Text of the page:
8 Sep 2011

Cover To Cover: ACTION COMICS #1

ACTION COMICS #1
Writer: Grant Morrison
Art: Rags Morales, Rick Bryant & Brad Anderson
DC $3.99


Matt C
: Although my reviews on this blog for the past few years may have suggested otherwise, I don’t hate the writing of Grant Morrison. He’s not a ‘marmite’ writer as far as I'm concerned as it implies there’s no chance of him winning me over with good stories. That’s simply not the case. While his recent work on various Batman titles may have disappointed and infuriated me in equal measure, I’m not blind to his talent and am always willing to give him the opportunity to amaze. I will admit that I far prefer his work when he attempts straight-up storytelling rather than turning on the weird and wonderful, as that generally sees him overdose on pretentiousness and travel up his own backside. He also has a habit of assuming his audience can read his mind, seemingly skipping over important plot points in effort to get to the next big idea, resulting in confusing scenes that make little sense however many times you reread them. Then there’s his knack of introducing a jaw-droopingly brilliant concept, setting it up perfectly, only to fumble the ending so the entire things capsizes.

So, yeah, I’m not exactly his biggest fan but I am well aware that he’s capable of turning out some truly excellent comic books. We3 immediately springs to mind; then there’s last year’s Joe The Barbarian. Then of course there’s All-Star Superman, universally praised as one of the best takes on the Man of Steel in years. Bearing that in mind, the relaunch of Action Comics seems like an obvious place for Morrison to make his home in the New 52, and first impressions following this debut issue are generally positive.

Purely on a visceral level, it’s a great comic book; from the opening page, it doesn’t stop moving. It’s an exciting page-turner, and that it can generate such an adrenaline kick makes it a winner in the entertainment stakes. Where it’s going to cause problems for some is in it’s presentation of Superman as a cocky kid who wears jeans as part of his costume –basically, this is not a Clark Kent anyone’s going to be familiar with. There are positives to shaking things up like this (refreshingly, he’s not quite mastered the full extent of his powers and manages to get in over his head more than once) but negatives too, as the persona people have been drawn to for 70 years isn’t really present. The flip side to all this is that we know (from other DC titles released so far) that this is set in the past, and from what I can tell this 'kid' (early 20s is probably more like it) eventually grows into the inspirational hero we all know and love, but there’s none of that cornpone approach that a Smallville-raised guy takes to the big city; he seems much more urbane than he perhaps should be.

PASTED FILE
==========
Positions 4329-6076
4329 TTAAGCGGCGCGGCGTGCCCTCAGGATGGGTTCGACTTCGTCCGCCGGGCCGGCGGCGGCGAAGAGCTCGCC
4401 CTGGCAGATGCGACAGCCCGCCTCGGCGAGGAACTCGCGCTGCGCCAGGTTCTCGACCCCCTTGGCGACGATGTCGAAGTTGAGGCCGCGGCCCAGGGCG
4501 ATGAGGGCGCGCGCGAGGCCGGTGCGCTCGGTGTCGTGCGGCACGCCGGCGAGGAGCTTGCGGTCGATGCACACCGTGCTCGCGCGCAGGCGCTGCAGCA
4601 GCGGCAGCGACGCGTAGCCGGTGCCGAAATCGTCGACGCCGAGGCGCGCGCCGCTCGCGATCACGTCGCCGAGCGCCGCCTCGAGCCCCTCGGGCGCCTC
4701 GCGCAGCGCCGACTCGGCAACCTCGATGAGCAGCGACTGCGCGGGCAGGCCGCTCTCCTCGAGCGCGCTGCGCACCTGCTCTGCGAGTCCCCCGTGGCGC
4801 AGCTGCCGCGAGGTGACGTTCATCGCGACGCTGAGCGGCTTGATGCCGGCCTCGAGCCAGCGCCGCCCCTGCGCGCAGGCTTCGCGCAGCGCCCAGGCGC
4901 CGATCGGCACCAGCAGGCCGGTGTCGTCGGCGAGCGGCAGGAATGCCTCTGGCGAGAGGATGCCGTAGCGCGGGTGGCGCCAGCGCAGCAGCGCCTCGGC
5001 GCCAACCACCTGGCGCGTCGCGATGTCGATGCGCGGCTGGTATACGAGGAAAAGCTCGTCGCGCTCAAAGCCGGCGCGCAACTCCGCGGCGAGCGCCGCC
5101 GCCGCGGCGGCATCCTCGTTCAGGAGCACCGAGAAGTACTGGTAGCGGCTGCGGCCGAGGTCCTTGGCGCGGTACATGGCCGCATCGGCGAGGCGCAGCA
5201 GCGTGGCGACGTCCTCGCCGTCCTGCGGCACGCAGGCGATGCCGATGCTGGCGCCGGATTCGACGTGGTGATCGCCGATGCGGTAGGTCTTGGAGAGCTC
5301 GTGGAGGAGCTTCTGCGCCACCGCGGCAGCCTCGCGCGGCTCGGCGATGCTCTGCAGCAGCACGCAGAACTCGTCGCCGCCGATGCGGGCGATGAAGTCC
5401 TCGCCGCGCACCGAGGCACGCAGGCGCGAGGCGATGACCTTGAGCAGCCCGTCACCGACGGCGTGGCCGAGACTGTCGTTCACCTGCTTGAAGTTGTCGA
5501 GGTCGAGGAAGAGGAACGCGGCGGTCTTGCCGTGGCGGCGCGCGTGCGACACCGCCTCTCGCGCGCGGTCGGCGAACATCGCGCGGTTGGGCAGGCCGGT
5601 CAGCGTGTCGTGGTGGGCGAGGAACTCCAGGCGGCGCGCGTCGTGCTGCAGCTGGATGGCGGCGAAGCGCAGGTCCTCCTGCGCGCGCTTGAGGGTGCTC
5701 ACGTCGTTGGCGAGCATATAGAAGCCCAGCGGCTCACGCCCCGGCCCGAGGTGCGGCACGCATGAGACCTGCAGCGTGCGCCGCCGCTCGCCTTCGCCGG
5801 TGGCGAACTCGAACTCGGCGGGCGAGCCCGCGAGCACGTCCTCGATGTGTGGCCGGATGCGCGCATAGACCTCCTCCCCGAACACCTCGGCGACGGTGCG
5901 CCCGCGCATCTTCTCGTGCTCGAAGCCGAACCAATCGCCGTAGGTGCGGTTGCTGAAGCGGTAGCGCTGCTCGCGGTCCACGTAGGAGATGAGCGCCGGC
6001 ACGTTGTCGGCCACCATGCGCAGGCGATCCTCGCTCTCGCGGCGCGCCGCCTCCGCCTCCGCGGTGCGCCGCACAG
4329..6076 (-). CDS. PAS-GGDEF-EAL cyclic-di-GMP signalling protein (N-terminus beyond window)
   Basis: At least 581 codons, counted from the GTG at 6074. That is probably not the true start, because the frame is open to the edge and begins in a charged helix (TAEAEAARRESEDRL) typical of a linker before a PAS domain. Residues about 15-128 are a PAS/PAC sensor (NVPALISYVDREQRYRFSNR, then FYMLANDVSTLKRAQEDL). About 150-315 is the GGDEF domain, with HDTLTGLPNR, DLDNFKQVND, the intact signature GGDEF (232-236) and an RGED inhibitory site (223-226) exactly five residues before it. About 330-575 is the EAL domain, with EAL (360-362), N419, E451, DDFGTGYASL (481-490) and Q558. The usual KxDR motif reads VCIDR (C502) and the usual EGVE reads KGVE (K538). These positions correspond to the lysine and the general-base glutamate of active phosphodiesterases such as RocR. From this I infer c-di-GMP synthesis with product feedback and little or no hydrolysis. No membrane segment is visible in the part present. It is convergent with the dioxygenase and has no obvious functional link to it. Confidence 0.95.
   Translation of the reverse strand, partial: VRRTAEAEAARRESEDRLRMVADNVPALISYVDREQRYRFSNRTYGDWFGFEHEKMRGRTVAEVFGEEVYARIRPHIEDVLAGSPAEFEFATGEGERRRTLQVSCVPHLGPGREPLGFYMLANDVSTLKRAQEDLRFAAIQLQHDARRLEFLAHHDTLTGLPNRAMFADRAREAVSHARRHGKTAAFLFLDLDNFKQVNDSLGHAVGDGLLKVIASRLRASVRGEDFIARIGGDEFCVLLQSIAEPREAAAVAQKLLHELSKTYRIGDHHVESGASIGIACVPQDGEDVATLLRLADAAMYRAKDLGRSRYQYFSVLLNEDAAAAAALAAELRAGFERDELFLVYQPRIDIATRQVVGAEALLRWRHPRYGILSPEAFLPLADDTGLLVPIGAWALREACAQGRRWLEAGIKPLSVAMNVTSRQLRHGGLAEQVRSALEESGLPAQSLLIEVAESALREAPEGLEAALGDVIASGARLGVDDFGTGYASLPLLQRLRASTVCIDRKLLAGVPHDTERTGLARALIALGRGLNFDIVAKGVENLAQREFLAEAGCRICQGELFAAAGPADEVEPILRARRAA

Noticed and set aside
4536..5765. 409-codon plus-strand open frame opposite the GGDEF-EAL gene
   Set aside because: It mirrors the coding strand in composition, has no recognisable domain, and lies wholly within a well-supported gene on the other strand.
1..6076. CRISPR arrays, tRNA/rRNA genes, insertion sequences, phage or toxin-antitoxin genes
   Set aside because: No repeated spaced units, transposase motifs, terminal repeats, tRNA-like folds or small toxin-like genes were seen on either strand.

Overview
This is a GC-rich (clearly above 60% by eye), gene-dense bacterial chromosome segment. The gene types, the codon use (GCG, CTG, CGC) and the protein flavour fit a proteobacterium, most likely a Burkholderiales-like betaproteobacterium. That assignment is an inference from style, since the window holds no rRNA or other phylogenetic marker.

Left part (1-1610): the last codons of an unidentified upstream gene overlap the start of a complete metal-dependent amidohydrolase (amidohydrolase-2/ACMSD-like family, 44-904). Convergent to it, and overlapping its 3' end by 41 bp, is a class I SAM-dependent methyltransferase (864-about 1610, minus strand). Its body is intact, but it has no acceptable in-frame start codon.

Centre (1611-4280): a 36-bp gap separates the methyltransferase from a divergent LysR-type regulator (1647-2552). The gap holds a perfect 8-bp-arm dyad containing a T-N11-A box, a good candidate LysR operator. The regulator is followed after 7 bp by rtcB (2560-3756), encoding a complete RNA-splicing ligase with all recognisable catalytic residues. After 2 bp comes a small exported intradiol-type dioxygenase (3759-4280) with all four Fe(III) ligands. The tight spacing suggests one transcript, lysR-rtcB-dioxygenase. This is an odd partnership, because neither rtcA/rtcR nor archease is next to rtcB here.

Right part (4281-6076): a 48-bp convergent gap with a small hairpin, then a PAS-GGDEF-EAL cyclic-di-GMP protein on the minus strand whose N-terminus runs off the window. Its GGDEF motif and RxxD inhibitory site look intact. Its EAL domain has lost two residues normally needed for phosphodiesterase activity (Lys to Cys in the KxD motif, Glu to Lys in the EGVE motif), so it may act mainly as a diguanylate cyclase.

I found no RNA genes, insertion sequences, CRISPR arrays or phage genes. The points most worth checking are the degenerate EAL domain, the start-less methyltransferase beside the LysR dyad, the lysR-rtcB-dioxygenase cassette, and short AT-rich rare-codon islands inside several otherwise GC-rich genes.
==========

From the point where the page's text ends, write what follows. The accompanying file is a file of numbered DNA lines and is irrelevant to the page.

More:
We do get an introduction to a recognizable supporting cast,with Lois, Luthor and Jimmy all pretty much how you’d expect them to be. It’s also nice to see Superman being portrayed as far from all-powerful – when he takes a hit, he bleeds. Rags Morales seems to be more than up to the task of delivering the dynamic visuals necessary to convey movement, and it’s largely his art that makes the book seem so electric. There is an occasional problem in the way he renders faces, particularly apparent when Luthor looks late 20s in one panel and then in his mid 50s in the next. It’s noticeable but not to the point where it becomes a major distraction though.

The are a couple of moments where it’s not clear exactly what’s going on (and I’m putting that more at Morrison’s feet than Morales’)but this is, by and large, a very promising opener with a bit of a fantastic cliffhanger. As I said though, Morrison is great at setting up a story but not always so good at wrapping it up, but I’m suitably impressed to continue with this to see where the writer takes it. Morrison may have disappointed me many times before but the residual excitement I felt after I put this book down was more than enough to prove to me that when gets it right (even though it may not be as often as I’d like), Morrison deserves his reputation as one of the modern day masters. 7/10

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